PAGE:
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25 Oct 2021
25 Oct 2021

A non-stationary extreme value approach for climate projection ensembles: application to snow loads in the French Alps

Erwan Le Roux1, Guillaume Evin1, Nicolas Eckert1, Juliette Blanchet2, and Samuel Morin3 Erwan Le Roux et al.
  • 1Univ. Grenoble Alpes, INRAE, UR ETNA, Grenoble, France
  • 2Univ. Grenoble Alpes, Grenoble INP, CNRS, IRD, IGE, Grenoble, France
  • 3Univ. Grenoble Alpes, Univ. Toulouse, Météo France, CNRS, CNRM, CEN, Grenoble, France

Abstract. Anticipating risks related to climate extremes often relies on the quantification of large return levels (values exceeded with small probability) from climate projection ensembles. Current approaches based on multi-model ensembles (MMEs) usually estimate return levels separately for each chain of the MME. By contrast, using MME obtained with different combinations of general circulation model (GCM) and regional climate model (RCM), our approach estimates return levels together from the past observations and all GCM-RCM pairs, considering both historical and future periods. The proposed methodology seeks to provide estimates of projected return levels accounting for the variability of individual GCM-RCM trajectories, with a robust quantification of uncertainties. To this aim, we introduce a flexible non-stationary generalized extreme value (GEV) distribution that includes i) piecewise linear functions to model the changes in the three GEV parameters ii) adjustment coefficients for the location and scale parameters to adjust the GEV distributions of the GCM-RCM pairs with respect to the GEV distribution of the past observations. Our application focuses on snow load at 1500 m elevation for the 23 massifs of the French Alps, which is of major interest for the structural design of roofs. Annual maxima are available for 20 adjusted GCM-RCM pairs from the EURO-CORDEX experiment, under the scenario RCP8.5. Our results show with a model-as-truth experiment that at least two linear pieces should be considered for the piecewise linear functions. We also show, with a split-sample experiment, that eight massifs should consider adjustment coefficients. These two experiments help us select the GEV parameterizations for each massif. Finally, using these selected parameterizations, we find that the 50-year return level of snow load is projected to decrease in all massifs, by −2.9 kN m−2 (−50 %) on average between 1986–2005 and 2080–2099 at 1500 m elevation and RCP8.5. This paper extends to climate extremes the recent idea to constrain climate projection ensembles using past observations.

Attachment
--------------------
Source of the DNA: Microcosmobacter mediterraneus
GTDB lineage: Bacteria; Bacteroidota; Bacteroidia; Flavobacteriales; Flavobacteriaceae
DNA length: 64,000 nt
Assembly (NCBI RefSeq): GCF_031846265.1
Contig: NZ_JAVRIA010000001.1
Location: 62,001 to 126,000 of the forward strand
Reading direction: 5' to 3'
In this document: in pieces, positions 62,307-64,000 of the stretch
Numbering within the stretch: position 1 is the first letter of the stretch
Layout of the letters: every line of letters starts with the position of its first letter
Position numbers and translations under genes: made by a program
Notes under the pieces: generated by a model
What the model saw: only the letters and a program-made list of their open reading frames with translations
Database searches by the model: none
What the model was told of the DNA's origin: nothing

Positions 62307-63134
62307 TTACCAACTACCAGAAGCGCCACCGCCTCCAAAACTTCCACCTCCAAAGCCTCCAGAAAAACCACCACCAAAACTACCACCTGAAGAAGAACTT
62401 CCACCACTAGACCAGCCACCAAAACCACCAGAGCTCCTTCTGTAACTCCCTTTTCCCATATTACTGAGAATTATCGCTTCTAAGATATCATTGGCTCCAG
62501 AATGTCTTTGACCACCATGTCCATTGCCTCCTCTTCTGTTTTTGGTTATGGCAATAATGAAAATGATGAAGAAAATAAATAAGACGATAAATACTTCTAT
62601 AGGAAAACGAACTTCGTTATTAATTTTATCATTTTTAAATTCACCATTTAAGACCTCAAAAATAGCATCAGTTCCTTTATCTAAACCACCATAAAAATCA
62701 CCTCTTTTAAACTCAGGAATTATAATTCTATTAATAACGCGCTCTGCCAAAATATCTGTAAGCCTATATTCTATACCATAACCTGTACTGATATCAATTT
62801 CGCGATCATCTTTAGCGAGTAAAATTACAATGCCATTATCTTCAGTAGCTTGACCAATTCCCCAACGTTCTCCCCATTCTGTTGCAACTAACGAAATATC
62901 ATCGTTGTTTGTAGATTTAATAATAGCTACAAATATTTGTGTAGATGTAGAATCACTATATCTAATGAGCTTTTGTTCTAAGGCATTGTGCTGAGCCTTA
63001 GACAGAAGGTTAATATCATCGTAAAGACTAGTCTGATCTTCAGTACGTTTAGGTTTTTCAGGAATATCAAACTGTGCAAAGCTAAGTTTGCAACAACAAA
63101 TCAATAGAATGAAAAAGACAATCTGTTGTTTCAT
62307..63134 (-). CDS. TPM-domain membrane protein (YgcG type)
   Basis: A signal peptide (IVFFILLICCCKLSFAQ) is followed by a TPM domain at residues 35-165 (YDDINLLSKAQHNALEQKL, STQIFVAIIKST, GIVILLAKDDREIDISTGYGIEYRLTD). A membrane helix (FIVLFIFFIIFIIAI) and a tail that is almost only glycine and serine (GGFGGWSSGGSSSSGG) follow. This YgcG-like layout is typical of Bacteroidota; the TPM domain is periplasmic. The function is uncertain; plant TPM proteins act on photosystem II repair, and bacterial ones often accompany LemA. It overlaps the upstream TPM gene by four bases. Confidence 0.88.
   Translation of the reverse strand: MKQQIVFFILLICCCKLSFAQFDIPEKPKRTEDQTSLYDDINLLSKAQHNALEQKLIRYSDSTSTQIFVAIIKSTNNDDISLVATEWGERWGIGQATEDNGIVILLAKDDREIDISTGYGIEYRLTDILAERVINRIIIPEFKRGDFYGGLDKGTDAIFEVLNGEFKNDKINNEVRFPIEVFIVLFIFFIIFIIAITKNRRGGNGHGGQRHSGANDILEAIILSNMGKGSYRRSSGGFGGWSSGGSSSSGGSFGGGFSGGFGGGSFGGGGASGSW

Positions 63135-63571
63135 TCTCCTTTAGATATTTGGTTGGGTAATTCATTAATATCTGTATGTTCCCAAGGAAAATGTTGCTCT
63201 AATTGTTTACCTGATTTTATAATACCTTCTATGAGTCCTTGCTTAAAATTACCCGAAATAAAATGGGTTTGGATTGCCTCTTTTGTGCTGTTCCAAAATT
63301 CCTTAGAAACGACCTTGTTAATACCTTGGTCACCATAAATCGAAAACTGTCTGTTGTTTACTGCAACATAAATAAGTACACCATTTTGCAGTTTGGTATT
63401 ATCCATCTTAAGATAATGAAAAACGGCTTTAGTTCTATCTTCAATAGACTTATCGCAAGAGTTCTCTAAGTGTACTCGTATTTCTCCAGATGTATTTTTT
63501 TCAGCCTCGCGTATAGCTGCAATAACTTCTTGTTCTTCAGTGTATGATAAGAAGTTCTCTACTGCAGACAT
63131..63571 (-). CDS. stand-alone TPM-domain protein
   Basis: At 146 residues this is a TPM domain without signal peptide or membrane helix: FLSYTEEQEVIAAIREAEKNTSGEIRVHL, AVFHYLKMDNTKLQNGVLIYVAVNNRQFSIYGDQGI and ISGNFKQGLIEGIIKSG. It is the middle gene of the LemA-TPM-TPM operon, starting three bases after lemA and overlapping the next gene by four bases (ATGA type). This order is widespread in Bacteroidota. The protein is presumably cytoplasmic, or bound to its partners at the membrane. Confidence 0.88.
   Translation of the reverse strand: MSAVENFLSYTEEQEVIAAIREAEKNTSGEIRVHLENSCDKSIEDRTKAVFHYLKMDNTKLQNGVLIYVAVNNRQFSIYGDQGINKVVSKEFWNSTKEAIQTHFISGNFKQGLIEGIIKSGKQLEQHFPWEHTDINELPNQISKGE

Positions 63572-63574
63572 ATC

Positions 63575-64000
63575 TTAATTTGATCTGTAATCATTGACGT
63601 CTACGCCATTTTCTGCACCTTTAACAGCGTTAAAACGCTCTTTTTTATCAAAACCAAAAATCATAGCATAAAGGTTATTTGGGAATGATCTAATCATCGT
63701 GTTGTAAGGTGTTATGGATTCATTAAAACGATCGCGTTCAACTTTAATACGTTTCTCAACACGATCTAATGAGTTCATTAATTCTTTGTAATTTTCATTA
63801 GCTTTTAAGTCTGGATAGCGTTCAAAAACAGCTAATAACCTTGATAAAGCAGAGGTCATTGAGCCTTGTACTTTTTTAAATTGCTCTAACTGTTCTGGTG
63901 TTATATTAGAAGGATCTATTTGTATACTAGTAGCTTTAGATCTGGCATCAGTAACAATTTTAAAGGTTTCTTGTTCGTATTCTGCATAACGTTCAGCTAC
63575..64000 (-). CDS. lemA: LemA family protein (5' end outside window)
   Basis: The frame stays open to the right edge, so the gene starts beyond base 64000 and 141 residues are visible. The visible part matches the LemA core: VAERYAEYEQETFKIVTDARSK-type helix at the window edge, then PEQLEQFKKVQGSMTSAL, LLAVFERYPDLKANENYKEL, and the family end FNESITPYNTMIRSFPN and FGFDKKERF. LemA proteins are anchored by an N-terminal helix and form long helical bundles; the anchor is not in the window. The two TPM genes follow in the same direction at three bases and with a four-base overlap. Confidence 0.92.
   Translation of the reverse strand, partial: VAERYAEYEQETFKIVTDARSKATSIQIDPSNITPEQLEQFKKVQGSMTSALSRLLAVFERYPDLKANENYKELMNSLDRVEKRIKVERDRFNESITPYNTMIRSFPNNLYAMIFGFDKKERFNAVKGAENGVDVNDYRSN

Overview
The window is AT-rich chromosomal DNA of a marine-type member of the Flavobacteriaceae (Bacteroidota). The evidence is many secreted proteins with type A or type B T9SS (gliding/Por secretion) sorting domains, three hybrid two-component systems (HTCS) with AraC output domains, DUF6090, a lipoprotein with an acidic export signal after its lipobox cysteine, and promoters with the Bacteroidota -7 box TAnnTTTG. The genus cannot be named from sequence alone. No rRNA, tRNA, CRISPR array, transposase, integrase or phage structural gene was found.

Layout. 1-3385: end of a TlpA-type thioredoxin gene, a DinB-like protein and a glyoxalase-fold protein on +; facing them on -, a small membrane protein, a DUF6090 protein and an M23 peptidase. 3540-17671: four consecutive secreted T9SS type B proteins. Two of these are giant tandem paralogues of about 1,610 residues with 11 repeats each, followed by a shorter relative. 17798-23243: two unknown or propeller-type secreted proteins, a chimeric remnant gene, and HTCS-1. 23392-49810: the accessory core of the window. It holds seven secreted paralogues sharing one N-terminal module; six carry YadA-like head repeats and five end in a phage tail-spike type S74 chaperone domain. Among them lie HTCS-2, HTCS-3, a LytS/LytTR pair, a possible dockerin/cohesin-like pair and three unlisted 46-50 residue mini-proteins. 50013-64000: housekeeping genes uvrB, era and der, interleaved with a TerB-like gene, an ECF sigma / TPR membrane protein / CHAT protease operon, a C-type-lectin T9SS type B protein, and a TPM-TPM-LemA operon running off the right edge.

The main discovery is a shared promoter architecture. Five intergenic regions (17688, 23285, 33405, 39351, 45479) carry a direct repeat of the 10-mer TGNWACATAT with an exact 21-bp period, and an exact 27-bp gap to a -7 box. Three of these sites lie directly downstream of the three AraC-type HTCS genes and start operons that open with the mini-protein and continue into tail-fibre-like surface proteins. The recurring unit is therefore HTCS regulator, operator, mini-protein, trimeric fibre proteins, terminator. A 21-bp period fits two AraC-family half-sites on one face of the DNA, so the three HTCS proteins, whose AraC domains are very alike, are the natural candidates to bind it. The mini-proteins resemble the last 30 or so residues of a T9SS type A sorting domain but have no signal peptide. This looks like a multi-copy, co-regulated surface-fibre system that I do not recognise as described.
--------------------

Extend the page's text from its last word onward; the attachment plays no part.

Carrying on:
Erwan Le Roux et al.

Status: final response (author comments only)

Comment types: AC – author | RC – referee | CC – community | EC – editor | CEC – chief editor | : Report abuse
  • RC1: 'Comment on esd-2021-79', Anonymous Referee #1, 23 Nov 2021
  • RC2: 'Comment on esd-2021-79', Antonio Speranza, 27 Nov 2021
  • RC3: 'Comment on esd-2021-79', Tamas Bodai, 30 Nov 2021

Erwan Le Roux et al.

Erwan Le Roux et al.


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Short summary
Anticipating risks related to climate extremes is critical for the societal adaptation to climate change. We introduce a novel statistical method, which is flexible and quantifies uncertainties robustly, to estimate future climate extremes from past observations and a set of climate models. We apply it in the French Alps at 1500 m elevation, and find that extreme snow load is projected to decrease by −2.9 kN m−2 (−50 %) between 1986–2005 and 2080–2099 for a high emission scenario.